But unless Peter has in his thieving hands a bunch of mutant radishes, I’d say those are carrots.

Orange carrots.

The kids? Do they have a problem with this? Does it offend and bemuse them? Are their little minds a-twist with confusion? No. Not at all. Not for a second.

No, they think this is hysterical. This is not “Benjamin Bunny’s colours” to them, this is “The Silly Carrot Book.” We read it a LOT for the sheer joy of falling all over ourselves laughing at this very page. I pick up this book, and you can see the two-year-olds priming themselves for hysteria.

“AAAHHH! Mary’s going to read the book with the page with the WRONG COLOUR!!! And the WRONG VEGETABLE!!!”

Cue mad display of feverish laughter. IT IS SO FUN!!!! A grown-up has somehow made a mistake, and they know it’s wrong!!!! Does it get any better?

It.
Does.
NOT.

This, my friends, is Toddler Humour at its peak.

October 21, 2011 Posted by | books | , , , , , | 8 Comments

Autumn Colour Leaf Books

Lookit all the fall leaves!! Aren’t they pretty???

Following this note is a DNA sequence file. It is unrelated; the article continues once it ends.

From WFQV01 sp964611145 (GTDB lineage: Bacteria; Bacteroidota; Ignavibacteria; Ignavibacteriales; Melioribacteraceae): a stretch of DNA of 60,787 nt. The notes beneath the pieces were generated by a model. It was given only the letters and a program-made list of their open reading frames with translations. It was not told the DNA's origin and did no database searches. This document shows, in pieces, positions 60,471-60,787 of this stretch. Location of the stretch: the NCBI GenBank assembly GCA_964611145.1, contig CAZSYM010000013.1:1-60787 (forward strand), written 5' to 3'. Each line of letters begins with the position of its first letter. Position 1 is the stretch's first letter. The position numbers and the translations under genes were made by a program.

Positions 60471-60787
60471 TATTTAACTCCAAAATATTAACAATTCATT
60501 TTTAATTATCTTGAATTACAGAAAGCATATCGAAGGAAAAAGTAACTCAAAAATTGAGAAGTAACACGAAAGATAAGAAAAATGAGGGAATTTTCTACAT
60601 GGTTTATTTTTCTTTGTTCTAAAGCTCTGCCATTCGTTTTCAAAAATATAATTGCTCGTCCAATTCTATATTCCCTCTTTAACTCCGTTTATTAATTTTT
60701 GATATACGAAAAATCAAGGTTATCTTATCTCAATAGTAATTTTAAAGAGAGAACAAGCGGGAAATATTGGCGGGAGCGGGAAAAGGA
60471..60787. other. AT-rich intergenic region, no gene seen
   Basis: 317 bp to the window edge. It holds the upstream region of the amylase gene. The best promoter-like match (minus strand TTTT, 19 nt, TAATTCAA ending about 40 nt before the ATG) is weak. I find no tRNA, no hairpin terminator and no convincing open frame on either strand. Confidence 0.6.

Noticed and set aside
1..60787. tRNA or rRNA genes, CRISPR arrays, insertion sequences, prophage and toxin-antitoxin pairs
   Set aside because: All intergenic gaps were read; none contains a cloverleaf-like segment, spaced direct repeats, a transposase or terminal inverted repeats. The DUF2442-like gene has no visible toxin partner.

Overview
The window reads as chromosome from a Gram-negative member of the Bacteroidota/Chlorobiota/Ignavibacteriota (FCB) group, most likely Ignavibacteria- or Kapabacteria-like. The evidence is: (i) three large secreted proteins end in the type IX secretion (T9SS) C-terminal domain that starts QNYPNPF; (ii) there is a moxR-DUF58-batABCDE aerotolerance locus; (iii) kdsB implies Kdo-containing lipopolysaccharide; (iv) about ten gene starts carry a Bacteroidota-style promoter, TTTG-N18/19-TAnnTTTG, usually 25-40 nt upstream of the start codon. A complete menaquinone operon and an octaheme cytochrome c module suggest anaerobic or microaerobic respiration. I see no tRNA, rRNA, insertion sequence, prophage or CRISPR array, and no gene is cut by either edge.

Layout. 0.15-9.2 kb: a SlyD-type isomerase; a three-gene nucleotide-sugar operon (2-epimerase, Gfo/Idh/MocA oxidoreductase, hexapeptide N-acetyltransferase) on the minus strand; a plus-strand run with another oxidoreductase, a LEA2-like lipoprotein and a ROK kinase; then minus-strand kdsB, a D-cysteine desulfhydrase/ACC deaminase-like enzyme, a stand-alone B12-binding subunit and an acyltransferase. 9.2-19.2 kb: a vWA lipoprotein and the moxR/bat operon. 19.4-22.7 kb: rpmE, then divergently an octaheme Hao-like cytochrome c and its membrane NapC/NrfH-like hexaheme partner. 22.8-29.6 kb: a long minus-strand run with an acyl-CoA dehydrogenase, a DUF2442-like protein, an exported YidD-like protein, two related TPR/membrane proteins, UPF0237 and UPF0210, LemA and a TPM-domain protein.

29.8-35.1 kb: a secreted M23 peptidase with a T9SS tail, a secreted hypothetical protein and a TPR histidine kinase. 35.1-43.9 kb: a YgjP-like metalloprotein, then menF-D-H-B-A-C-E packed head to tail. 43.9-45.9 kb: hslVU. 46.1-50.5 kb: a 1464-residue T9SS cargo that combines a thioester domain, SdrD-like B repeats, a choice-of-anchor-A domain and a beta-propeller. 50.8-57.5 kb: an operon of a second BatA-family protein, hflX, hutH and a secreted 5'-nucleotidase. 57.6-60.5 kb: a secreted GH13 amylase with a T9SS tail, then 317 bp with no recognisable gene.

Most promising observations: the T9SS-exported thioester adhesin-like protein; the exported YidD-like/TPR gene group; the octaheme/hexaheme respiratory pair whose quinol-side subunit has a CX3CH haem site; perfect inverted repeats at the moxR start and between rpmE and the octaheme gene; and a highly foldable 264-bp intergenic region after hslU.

This is a craft I’ve meant to do every fall for the last five years at least. I’ve even gotten so far as to press the leaves once or twice, but never seemed to manage to follow through… This year was going to be different!!!

We gathered the leaves:

We spent a lot of time talking about the colours we would find, and tracking the colours we did find. We brought them home and counted and sorted. Fun, fun, fun! (This counts not only as science and art, but math, too!)

Then we prepared to press them.

First you lay them out on a few layers of newspaper…

and cover them with a few more.

(I lay my newspapers on a sturdy piece of board, because I knew I would need to move the stack of leaves before they were finished drying.) Because I was drying so very many leaves — enough for six of these books — I ended up with a layered tower: a board, a pad of newspapers/leaves, another board, more newspaper…